It's getting to a point where we're considering an Amish lifestyle, just to save ourselves the inconvenience. Eskom is hinting at a return to load shedding.The wobbling fortunes of Eskom are walking a tightrope yet again this week, following a late-night communication on Monday. The utility firm has warned that the power grid is “severely constrained”, and although they haven’t authorised any power cuts, the possibility of load shedding this week remains on the table.No blackouts are expected to take place on Tuesday, but of course, that can all change in a heartbeat. During our last round of load shedding in October, Eskom was roundly criticised for dismissing the threat of electricity shortages just a few weeks before. So when they say “load shedding is not expected”, it’s perhaps worth taking with a pinch of salt.
Eskom confirmed that they had suffered “an unexpected loss” of generational power over the weekend, blaming it on the poor maintenance and crumbling infrastructure at some of their old plants. They confirmed that the loss of supply has breached the “critical threshold” of 9 500 MW, putting South Africa on the brink of darkness.“The electricity system will remain severely constrained until at least Thursday. This is due to the loss of some generational units over the weekend. The system remains vulnerable due to a number of historical factors, such as inadequate maintenance and the ageing of certain plants.”“The unexpected loss may result in load shedding at short notice. Unplanned breakdowns are now above the critical threshold of 9 500MW, which necessitates the use of emergency water and diesel supplies in order to meet demand. We will continue to keep citizens informed about the status of the electricity system.”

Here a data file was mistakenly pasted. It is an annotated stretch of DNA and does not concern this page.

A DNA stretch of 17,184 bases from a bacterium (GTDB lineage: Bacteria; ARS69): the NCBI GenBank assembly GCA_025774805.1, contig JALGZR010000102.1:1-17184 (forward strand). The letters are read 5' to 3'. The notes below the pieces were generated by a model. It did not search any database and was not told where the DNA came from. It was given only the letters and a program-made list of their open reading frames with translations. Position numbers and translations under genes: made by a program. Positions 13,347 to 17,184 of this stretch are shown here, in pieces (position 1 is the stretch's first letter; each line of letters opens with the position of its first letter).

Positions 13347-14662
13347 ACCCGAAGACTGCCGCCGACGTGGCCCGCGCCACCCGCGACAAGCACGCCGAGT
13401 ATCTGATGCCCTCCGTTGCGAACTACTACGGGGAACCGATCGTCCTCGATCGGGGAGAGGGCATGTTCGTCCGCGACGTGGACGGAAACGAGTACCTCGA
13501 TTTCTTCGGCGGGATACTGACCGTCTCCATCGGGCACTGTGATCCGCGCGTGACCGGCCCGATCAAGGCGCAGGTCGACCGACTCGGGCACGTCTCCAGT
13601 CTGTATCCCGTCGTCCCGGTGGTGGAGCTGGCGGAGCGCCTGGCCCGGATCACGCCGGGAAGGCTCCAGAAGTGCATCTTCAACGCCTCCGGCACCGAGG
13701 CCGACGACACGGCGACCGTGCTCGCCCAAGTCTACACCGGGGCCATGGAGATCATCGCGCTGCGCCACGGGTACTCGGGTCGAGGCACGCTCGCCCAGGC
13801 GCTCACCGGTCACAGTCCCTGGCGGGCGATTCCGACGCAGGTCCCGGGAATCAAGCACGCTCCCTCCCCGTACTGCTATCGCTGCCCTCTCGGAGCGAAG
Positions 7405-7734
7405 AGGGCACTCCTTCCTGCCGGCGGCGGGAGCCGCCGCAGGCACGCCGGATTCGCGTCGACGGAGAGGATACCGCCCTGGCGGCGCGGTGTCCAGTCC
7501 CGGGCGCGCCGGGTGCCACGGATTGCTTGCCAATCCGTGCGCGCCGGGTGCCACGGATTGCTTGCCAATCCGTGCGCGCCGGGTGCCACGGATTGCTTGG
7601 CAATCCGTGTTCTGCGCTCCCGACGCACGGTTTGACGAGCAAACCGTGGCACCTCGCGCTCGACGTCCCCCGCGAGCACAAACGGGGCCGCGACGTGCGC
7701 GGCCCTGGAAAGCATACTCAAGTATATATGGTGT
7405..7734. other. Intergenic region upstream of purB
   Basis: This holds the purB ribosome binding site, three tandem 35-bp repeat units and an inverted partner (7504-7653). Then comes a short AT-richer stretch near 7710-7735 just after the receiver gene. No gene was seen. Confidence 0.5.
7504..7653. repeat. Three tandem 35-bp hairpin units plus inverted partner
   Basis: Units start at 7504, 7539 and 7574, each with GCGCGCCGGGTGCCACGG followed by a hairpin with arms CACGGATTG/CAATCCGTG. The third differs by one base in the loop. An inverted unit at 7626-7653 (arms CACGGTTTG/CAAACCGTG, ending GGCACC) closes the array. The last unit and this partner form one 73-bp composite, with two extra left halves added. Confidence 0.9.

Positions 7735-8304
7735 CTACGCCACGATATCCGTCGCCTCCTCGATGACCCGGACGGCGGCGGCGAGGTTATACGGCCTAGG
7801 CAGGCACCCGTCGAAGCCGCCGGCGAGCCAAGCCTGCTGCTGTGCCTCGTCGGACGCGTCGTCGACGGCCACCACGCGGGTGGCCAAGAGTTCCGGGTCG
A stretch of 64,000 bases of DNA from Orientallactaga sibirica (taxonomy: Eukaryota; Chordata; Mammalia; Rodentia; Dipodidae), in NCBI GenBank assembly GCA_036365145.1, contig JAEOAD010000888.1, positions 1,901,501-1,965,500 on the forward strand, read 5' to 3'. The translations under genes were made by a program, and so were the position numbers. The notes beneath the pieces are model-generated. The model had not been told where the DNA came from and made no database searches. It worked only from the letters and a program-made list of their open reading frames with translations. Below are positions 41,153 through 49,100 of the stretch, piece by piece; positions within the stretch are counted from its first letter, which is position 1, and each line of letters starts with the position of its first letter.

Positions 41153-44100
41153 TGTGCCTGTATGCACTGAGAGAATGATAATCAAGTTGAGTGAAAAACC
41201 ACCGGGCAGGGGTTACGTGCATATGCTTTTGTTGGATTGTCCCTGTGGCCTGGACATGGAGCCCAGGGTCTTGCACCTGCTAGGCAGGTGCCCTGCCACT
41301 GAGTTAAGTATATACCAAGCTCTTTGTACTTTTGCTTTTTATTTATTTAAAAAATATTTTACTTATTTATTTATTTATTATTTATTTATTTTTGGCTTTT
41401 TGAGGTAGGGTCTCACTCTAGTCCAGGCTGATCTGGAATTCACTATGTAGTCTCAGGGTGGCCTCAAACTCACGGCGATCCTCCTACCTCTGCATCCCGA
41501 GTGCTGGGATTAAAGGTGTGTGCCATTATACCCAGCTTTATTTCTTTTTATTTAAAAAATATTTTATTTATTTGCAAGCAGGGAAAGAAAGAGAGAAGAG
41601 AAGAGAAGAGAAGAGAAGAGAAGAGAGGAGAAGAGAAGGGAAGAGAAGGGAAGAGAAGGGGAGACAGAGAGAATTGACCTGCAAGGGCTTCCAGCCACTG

It’s more bad news for the state-owned entity that just can’t turn itself around. Last week, Finance Minister Tito Mboweni said it was time to get tough on Eskom, and refused to grant any more funds to them until there was “noticeable progress” in the efforts to cut costs and slash their enormous debt.Public Enterprises Minister Pravin Gordhan confirmed that the company owe about R450 billion to their creditors. His plans to break Eskom into separate units and generate internal competition within the power giants have received mixed reviews, but something has to change – and it must be done soon.
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